The next morning, Ben escorted us on another riding tour through the city and past Cheat Lake to Ruby and Ketchy’s, a family eatery on the eastern outskirts of Morgantown. We enjoyed a bountiful breakfast; Ruby & Ketchy’s served the best buckwheat pancakes I’ve ever tasted. Turns out that at one time West Virginia was a major producer of buckwheat, and buckwheat festivals still continue to this day.
After breakfast, Ben escorted us to Coopers Rock State Forest where we enjoyed a spectacular view of the Cheat River Gorge. We bid adieu to Ben and continued on to our final tour destination, the town of Berkeley Springs. After having been on the road for 10 days, we wanted to get to Berkeley Springs early in the afternoon, so we jumped on I-68 to save some time. But that didn’t stop us from visiting two more attractions as we rode through the Maryland portion of the Interstate: Casselman River Bridge State Park that showcases the Casselman Bridge built in the early 1800’s, and the adjoining Spruce Forest Artisan Village, whose mission is to preserve heritage of the Allegheny region and where artists create old-time crafts inside their studios.
Berkeley Springs is a small town of just over 600 residents located on West Virginia’s Eastern Panhandle. True to its official name, the Town of Bath, it is the location of the country’s first spa—George Washington was known to “take the waters” here—and continues the tradition to this day. We had selected The Country Inn of Berkeley Springs to spend our last two nights on the road, and it turned out to be an excellent choice. The inn was built in 1932, and after the Omps family acquired it several years ago, has undergone extensive renovations and upgrades. Entering the inn, we felt like we’d stepped back to an earlier era and could imagine gentlemen and ladies gliding through the lobby and heading toward the inn’s Morgan Tavern, where, the next evening, we enjoyed servings of more modern-day tapas. Our corner room was large and comfortable and, with the inn situated in the heart of the town, we enjoyed lovely views of historic Berkeley Springs State Park, which was right next-door, as well as a wide expanse of South Washington Street, the main thoroughfare.
Housed in a newer wing behind the main portion of the inn is the Renaissance Spa where I made an appointment for a facial—after 10 days on the road my skin was starting feel like sandpaper. My technician was quite skilled and the entire experience was incredibly relaxing. Meanwhile, Thundercloud enjoyed the swimming pool at Berkeley Springs State Park, which cost her only $3 to stay as long as she desired, until closing. The spring-fed pool is open every day from noon to 5:00 p.m. Memorial Day through Labor. The park also features a museum, spa and two bathhouses. I made an appointment at the Old Roman Bathhouse, which has been in continuous use since 1815. The private Roman bath features spring-fed mineral water heated to 102 degrees, and studies have shown these types of baths are extremely beneficial: the hot mineral water allows your body to release toxins and increase blood flow. All I know is that I felt relaxed yet energized after my 30-minute session, after which I went to Atasi Spa a few blocks away for a delightful massage. Hedonism at its finest.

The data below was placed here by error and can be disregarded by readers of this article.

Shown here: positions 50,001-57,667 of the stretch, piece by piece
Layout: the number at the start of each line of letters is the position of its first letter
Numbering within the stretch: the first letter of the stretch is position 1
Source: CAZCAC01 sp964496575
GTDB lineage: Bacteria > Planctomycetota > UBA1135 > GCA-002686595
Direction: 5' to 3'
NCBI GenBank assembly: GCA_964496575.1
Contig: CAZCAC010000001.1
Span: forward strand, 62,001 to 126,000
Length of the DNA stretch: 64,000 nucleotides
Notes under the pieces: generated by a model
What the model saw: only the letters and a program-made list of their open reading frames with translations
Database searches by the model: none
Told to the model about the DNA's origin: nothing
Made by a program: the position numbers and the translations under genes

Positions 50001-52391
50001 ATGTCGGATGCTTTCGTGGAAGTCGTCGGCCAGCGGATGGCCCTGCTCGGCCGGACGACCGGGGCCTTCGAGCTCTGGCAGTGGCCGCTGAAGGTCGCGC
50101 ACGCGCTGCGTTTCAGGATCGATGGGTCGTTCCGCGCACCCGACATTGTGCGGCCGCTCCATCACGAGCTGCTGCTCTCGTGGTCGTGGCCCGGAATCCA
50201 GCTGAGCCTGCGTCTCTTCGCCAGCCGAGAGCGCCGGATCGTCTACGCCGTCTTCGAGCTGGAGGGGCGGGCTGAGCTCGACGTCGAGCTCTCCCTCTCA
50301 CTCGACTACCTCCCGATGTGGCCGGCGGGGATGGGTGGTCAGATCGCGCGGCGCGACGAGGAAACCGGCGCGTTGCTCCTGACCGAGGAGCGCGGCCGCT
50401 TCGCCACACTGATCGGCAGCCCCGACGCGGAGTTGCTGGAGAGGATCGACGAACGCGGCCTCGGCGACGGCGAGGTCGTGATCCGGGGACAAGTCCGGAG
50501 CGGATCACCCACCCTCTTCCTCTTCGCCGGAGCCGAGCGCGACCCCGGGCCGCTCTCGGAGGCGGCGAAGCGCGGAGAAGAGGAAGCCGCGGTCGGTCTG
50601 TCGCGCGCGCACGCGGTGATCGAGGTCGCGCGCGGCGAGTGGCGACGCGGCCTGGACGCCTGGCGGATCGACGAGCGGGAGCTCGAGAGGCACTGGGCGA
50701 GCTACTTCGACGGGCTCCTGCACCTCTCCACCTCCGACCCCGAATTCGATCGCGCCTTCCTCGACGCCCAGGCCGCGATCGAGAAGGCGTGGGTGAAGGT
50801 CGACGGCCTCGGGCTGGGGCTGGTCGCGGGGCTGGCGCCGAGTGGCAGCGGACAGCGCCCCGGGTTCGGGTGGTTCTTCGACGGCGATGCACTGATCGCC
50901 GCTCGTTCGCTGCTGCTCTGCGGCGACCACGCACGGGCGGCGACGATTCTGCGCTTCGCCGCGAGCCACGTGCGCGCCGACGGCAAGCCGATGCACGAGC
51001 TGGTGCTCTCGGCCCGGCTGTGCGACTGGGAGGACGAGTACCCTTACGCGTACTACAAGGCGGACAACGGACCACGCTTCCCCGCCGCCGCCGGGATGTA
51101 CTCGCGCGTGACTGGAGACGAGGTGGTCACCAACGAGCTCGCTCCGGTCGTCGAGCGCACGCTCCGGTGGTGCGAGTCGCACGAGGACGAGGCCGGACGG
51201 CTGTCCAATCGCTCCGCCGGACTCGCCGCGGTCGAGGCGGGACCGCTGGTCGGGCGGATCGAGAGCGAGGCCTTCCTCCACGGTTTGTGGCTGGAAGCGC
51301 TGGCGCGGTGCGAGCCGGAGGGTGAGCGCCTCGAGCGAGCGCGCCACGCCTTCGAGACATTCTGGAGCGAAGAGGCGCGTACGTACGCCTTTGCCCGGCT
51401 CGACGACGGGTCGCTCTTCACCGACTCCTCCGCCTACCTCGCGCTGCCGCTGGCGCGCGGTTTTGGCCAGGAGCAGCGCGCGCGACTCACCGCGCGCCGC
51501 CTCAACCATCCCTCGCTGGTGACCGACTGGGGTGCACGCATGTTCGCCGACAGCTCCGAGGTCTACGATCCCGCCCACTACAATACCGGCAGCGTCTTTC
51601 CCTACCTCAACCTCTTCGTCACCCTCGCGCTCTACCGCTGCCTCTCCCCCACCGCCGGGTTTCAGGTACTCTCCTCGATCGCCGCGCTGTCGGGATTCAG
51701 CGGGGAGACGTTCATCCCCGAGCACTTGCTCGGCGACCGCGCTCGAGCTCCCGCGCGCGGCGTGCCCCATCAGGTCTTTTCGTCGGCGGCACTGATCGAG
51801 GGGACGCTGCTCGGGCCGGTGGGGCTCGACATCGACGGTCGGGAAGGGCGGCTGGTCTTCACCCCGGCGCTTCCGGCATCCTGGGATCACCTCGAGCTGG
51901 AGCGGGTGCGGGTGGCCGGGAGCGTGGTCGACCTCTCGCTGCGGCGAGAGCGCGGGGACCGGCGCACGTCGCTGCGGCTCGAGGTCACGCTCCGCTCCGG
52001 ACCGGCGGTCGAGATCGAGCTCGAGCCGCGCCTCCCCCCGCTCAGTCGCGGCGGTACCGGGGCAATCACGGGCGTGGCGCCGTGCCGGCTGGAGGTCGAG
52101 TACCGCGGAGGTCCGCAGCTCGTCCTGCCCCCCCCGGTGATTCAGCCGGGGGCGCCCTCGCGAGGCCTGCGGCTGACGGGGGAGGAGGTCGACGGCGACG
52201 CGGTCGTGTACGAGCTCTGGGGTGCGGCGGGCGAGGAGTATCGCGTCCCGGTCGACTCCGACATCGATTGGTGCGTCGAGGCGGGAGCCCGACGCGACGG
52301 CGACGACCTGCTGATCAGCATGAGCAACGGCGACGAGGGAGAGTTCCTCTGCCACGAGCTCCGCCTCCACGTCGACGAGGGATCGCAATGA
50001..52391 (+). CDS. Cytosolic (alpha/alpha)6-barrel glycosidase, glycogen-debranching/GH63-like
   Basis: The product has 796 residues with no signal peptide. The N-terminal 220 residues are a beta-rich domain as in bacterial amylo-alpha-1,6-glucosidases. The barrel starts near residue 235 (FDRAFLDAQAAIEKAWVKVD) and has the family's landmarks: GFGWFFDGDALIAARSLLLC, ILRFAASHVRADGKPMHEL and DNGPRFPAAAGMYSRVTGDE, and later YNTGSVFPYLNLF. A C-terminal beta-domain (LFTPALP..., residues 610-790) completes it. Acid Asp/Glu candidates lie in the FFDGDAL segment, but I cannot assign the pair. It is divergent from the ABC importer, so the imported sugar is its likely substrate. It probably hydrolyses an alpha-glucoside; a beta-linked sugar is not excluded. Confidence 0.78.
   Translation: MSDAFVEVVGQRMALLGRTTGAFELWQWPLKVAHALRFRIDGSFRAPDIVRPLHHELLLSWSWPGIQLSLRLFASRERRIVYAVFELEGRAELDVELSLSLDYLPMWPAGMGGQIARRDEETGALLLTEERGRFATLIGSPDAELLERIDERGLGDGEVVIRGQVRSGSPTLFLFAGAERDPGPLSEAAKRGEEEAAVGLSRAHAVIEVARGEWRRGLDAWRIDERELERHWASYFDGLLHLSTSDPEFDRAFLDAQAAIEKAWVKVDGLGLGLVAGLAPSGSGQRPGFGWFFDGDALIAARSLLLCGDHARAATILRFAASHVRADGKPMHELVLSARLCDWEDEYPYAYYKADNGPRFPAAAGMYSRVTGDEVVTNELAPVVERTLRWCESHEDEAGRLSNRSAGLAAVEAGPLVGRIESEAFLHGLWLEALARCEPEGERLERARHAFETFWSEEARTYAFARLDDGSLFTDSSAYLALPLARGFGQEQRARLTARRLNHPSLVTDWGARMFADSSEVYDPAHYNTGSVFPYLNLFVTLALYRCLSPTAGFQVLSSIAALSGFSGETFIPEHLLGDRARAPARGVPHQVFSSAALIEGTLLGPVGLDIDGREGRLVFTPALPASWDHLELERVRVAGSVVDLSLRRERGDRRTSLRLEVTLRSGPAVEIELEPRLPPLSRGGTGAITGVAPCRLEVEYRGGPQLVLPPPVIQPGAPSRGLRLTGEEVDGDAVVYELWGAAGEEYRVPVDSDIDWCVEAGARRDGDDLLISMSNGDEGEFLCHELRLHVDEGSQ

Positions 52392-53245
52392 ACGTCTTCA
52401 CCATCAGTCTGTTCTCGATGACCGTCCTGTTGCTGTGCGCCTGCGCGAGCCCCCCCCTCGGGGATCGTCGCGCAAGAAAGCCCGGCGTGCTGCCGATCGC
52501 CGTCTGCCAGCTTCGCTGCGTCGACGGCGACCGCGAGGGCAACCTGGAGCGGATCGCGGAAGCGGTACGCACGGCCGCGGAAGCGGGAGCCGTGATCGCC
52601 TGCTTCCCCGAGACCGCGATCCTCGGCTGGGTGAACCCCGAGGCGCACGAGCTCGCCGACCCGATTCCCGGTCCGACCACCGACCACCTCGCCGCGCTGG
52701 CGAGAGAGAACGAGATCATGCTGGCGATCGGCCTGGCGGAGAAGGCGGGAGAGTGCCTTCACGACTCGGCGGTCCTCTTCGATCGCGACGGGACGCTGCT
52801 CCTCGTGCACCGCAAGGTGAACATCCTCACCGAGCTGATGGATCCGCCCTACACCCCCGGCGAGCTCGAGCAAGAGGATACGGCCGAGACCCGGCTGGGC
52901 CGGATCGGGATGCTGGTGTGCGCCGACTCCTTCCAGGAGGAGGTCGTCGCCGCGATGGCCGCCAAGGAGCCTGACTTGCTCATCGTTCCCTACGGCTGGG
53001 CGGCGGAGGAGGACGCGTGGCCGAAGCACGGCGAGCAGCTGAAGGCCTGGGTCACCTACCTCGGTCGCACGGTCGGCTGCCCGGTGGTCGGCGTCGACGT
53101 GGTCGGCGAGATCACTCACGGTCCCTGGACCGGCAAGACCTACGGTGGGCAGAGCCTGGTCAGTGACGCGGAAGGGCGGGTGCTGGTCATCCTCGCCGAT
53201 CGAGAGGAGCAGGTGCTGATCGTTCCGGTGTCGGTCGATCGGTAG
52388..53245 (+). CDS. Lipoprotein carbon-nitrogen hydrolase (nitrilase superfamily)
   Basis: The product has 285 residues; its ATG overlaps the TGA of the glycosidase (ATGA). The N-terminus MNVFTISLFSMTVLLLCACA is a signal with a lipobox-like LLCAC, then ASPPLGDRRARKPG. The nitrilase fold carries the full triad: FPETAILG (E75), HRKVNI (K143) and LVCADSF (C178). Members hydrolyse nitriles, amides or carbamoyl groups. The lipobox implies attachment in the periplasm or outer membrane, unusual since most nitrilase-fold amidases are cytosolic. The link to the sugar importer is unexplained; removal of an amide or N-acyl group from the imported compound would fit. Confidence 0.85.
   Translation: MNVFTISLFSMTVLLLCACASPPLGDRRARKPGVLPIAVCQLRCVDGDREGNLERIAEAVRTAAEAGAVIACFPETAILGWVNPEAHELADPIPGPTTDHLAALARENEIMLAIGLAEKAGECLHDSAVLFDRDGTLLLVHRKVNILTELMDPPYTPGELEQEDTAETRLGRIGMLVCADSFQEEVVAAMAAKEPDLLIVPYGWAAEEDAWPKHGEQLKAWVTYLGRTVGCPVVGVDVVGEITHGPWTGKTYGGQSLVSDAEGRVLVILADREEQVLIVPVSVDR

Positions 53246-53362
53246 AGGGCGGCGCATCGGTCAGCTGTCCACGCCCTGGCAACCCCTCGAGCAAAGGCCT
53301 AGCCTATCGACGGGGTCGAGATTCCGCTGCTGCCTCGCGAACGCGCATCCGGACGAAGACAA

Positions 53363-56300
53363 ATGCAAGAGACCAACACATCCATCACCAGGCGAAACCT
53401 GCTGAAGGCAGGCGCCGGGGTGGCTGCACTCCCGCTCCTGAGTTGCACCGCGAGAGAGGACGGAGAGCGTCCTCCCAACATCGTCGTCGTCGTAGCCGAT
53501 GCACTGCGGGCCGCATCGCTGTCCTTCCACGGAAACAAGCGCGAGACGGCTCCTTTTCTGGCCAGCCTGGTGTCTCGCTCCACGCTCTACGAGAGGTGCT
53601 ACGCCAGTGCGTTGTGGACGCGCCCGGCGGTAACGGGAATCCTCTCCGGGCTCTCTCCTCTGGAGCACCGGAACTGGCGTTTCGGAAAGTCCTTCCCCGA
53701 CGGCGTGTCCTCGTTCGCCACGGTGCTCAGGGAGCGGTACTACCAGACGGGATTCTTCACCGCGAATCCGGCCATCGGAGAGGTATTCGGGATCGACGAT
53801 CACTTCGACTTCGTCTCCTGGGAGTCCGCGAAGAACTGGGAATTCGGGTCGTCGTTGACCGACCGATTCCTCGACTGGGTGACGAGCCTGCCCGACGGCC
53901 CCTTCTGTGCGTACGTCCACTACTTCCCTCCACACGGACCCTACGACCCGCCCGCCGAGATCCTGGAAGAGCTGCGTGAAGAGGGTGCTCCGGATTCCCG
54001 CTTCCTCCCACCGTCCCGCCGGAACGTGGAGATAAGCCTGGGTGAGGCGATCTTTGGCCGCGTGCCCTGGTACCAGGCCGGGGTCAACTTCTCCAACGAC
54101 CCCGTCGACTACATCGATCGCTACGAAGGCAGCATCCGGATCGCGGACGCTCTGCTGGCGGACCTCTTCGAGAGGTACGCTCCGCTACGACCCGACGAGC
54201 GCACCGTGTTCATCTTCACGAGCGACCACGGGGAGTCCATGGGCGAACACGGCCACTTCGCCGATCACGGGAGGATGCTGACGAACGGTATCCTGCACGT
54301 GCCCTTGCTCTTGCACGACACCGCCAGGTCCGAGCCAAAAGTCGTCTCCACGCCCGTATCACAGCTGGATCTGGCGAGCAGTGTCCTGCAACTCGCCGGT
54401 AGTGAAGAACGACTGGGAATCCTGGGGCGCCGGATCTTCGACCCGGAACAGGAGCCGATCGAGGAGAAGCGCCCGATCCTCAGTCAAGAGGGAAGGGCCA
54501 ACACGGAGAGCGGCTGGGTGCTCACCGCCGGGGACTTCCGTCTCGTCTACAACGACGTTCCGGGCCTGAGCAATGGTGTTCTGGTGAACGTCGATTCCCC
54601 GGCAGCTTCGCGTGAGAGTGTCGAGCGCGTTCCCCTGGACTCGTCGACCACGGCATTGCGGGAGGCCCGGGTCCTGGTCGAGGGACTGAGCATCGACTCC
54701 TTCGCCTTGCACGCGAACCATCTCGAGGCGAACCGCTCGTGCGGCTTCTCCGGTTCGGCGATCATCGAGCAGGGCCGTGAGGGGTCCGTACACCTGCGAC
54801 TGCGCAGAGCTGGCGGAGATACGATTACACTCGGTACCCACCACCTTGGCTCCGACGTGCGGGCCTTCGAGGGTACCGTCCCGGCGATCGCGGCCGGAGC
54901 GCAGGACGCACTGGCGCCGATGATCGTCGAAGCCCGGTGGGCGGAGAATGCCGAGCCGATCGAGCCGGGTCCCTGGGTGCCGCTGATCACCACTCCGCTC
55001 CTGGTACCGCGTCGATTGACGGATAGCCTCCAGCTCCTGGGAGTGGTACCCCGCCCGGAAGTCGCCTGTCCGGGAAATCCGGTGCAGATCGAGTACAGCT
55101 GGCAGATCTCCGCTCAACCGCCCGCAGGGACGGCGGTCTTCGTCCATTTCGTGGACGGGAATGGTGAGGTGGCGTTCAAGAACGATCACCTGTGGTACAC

Dinner at Tari’s Café, with large portions of fresh, delectable fare, was another treat as were our breakfasts at Earthdog Café, a funky little place with a hippie vibe, and Betty Lou’s Ole Garage Café which is inside Roy’s Service Center. And in between our swims, spa visits and snacks, we explored the town itself. Berkeley Springs has evolved into an artistic and cultured community, and during our stay, the Ice House Gallery was showing some special art exhibits. There are gallery tours, festivals and other special events throughout the year, along with interesting museums, shops and eateries. The Travel Berkeley Springs welcome center offers brochures on every aspect of the town, including “tankbag” road trip maps for motorcyclists. And one fascinating attraction in town is the Star Theatre, which Jeanne Mozier, founder and current vice president of Travel Berkeley Springs, her husband Jack Soronen and another partner restored in 1977. Jeanne still dishes out popcorn during the nights the theatre is open using a 1949 Manley popcorn machine. The aroma attracts people to come off the street into the theatre just to buy popcorn and some don’t even stay for the movie. The town of Berkeley Springs captured our hearts as well as our imaginations.
In fact, we thoroughly enjoyed our entire journey, which really opened our eyes to the depth and diversity of the state. Our 1,700-mile tour didn’t even make up five percent of West Virginia’s 38,759 miles of public roads, and we traversed only a small fraction of its state parks and forests. Our ramblings took us to the five most populated cities in the state where we experienced the same kind of down home friendliness and charm as we found in the rural areas. We stayed in hotels with enough perks and frills to make Thundercloud very happy, as well as family-run inns that satisfied my affinity for quirky and historic milieus. We’re already planning our next visit.
West Virginia Division of Tourism
Charleston Convention & Visitors Bureau
Blenko Glass Company
Heritage Farm Museum & Village
Cabell-Huntington Convention & Visitors Bureau
Greater Morgantown Convention & Visitors Bureau
Discover Morgantown Scenic Rides
Coopers Rock State Forest
Travel Berkeley Springs
The Country Inn of Berkeley Springs
Berkeley Springs State Park
Ice House Gallery